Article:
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st: RE: RE: RE: RE: RE: Referring to a varname, leading to errors
Quite right. I did not intend to suggest that varname abbreviations couldn't
burn you accidentally. Quite the opposite. Indeed, particularly because I
never use, and hence do not rely on, varname abbreviations, I would
certainly be in favour of a -set-able option to disable them. My "in favour"
response to Nick's straw poll, however, comes with the qualification that I
don't plan to picket StataCorp's College Station office (campus for
semi-reformed academics?) if I don't get it. :-) <--- note: smiley face
means I'm joking
> -----Original Message-----
> From: Joly.Patrick@ic.gc.ca [SMTP:Joly.Patrick@ic.gc.ca]
> Sent: Tuesday, February 11, 2003 4:13 PM
> To: email@example.com
> Subject: st: RE: RE: RE: RE: Referring to a varname, leading to
> Nick wrote
> > But let's pose a question to Stata Corp and one to users.
> > 1. Stata Corp
> > =============
> > Suppose a user like Glen doesn't want to be bitten
> > ever by this. Imagine that such users can
> > . set literalvarnames on
> > meaning
> > "Listen here, Stata: you are to behave, given my
> > input, as if you never allowed abbreviated variable names."
> ... something akin to pragmatic modules in Perl, i.e. a way to instruct
> Stata how we'd like it to behave. Even Stata's version control facilities
> can be viewed as such (right?), so perhaps it might not be that difficult
> > How easy would that be? Would there be side-effects?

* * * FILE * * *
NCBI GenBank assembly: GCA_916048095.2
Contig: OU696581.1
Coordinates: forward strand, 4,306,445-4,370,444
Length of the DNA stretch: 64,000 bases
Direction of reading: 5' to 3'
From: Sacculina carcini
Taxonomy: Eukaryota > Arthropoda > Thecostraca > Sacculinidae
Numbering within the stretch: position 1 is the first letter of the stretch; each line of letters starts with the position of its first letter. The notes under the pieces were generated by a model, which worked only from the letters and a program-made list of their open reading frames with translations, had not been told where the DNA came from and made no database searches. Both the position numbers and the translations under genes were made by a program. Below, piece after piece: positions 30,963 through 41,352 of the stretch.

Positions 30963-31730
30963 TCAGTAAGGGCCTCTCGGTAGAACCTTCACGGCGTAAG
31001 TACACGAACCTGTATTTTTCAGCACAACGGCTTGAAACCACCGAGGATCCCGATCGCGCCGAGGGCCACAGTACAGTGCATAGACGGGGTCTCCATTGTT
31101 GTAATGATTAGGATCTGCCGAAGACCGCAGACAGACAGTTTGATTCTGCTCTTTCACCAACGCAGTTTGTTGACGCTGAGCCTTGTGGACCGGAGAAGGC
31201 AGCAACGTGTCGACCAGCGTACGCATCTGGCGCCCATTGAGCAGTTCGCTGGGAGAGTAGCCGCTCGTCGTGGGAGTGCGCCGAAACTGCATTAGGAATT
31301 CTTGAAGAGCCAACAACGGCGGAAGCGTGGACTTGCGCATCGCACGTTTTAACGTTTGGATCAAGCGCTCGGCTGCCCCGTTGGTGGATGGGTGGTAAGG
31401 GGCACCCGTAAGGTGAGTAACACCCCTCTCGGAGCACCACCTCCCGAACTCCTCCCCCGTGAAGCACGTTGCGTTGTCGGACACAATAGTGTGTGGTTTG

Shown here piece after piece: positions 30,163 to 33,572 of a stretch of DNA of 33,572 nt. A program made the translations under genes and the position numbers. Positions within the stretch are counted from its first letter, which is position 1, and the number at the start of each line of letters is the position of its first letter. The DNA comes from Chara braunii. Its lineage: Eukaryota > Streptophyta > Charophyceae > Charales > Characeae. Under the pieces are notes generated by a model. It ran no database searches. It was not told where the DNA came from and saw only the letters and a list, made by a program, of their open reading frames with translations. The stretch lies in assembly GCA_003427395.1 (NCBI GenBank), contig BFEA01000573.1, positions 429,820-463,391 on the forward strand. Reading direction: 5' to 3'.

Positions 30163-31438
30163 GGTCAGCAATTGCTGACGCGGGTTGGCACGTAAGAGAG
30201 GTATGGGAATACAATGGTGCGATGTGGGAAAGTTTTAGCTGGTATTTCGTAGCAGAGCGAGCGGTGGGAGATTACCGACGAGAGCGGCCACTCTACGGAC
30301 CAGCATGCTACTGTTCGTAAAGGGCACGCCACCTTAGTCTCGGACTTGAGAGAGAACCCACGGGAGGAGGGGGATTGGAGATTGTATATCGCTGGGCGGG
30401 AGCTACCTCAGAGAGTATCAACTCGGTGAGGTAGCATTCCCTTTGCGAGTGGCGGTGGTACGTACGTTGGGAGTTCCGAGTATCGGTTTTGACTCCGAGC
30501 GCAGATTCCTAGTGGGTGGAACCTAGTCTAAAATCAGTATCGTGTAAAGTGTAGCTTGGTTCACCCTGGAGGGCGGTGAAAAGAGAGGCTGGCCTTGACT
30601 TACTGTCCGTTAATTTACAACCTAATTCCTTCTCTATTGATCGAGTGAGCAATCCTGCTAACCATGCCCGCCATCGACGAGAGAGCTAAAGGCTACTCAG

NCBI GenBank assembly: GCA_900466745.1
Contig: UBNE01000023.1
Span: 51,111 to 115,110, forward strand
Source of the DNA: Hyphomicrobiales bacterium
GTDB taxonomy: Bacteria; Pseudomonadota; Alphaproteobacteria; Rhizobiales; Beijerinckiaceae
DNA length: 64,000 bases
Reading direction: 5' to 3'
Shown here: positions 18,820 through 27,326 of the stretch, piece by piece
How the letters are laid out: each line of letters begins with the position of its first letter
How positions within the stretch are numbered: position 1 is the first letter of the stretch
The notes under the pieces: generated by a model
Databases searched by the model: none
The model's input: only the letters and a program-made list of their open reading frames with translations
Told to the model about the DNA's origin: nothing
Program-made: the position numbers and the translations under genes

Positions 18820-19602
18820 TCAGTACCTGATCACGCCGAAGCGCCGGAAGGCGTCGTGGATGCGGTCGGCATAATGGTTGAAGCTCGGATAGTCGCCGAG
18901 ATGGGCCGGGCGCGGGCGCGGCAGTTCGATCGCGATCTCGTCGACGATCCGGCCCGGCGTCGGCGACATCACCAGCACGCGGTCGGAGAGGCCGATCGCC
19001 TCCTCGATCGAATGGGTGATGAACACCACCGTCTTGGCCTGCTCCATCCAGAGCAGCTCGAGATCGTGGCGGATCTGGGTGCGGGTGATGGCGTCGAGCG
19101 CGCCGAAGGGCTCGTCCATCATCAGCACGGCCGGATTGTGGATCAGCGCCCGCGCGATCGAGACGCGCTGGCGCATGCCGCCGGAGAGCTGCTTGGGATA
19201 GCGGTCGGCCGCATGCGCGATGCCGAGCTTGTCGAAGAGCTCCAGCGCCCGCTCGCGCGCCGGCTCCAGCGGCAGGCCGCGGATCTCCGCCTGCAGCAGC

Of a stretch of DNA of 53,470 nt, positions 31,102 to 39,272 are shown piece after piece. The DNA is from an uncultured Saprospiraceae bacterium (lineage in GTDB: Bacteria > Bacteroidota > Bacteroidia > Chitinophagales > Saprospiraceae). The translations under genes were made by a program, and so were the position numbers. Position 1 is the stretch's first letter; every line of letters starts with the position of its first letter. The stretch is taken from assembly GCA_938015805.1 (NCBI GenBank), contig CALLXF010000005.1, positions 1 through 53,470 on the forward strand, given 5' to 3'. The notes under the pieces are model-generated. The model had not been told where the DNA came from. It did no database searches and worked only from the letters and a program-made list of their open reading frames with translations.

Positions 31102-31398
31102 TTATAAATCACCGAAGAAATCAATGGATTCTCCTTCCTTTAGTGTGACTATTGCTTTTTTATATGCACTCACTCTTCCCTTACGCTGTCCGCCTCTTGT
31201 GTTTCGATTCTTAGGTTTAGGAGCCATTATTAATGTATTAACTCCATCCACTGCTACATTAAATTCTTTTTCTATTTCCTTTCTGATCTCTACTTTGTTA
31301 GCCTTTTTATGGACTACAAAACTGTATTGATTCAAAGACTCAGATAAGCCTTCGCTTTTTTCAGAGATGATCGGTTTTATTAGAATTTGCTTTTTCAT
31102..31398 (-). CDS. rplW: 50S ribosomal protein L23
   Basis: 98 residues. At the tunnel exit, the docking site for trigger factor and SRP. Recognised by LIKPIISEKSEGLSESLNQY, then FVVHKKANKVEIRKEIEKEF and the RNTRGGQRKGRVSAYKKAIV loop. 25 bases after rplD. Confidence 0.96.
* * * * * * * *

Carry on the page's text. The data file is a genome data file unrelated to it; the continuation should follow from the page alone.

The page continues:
> > Well written programs that Glen uses, consciously
> > or not, should all make use of temporary variables,
> > but in practice there may be exceptions.
> > In practice, perhaps, the issue is Command window input PLUS .do
> > files.
> > 2. Users
> > ========
> > Do you want what Glen wants? Not disallowing all
> > variable name abbreviations, which I guess will
> > never happen, but being able to set this for yourself
> > to avoid what Glen describes.
> > Nick
> > firstname.lastname@example.org
> To which Lee Sieswerda replied
> > I, for one, never use varname abbreviations. Perhaps in some deep
> > recess of my psyche I believe in Murphy's Law and don't want to run
> > into Glen's problem inadvertantly.
> Abbreviations can hurt you even if you don't ever use them, such as
> i) dropping a variable you never intended to drop; or
> ii) inadvertently modifying the wrong variable
> For e.g., at some point in time your data contains variables _foo_ and
> _foobar_. You no longer need _foo_ so you -drop- it. Later, (wrongly)
> believing _foo_ is still defined, you -replace foo = ...- but it modifies
> -foobar- instead since Stata finds no ambiguity in the string literal
> You might never notice this blunder. Dealing with large datasets at
> with hundred of variables possessing names that differ by only a character
> or two, this can have unfortunate consequences. I almost never use
> abbreviations myself either and typically, when I want to modify _foo_, it
> is _foo_ I want to change and certainly *not* _foobar_.
> Granted, if nothing can be done to let users specify Stata's behaviour via
> pragmatic command, some cost-benefit analysis must be made to weigh user
> convenience vs. safety-features. And if that's the case, then I can live
> with it. But if the sole explanation for this behaviour is rooted in
> history (of Stata's development that is), then it becomes increasingly
> difficult to buy into the cost-benefit justification. To have the option
> turning off all abbreviations would be a monumental safety improvement
> Patrick Joly
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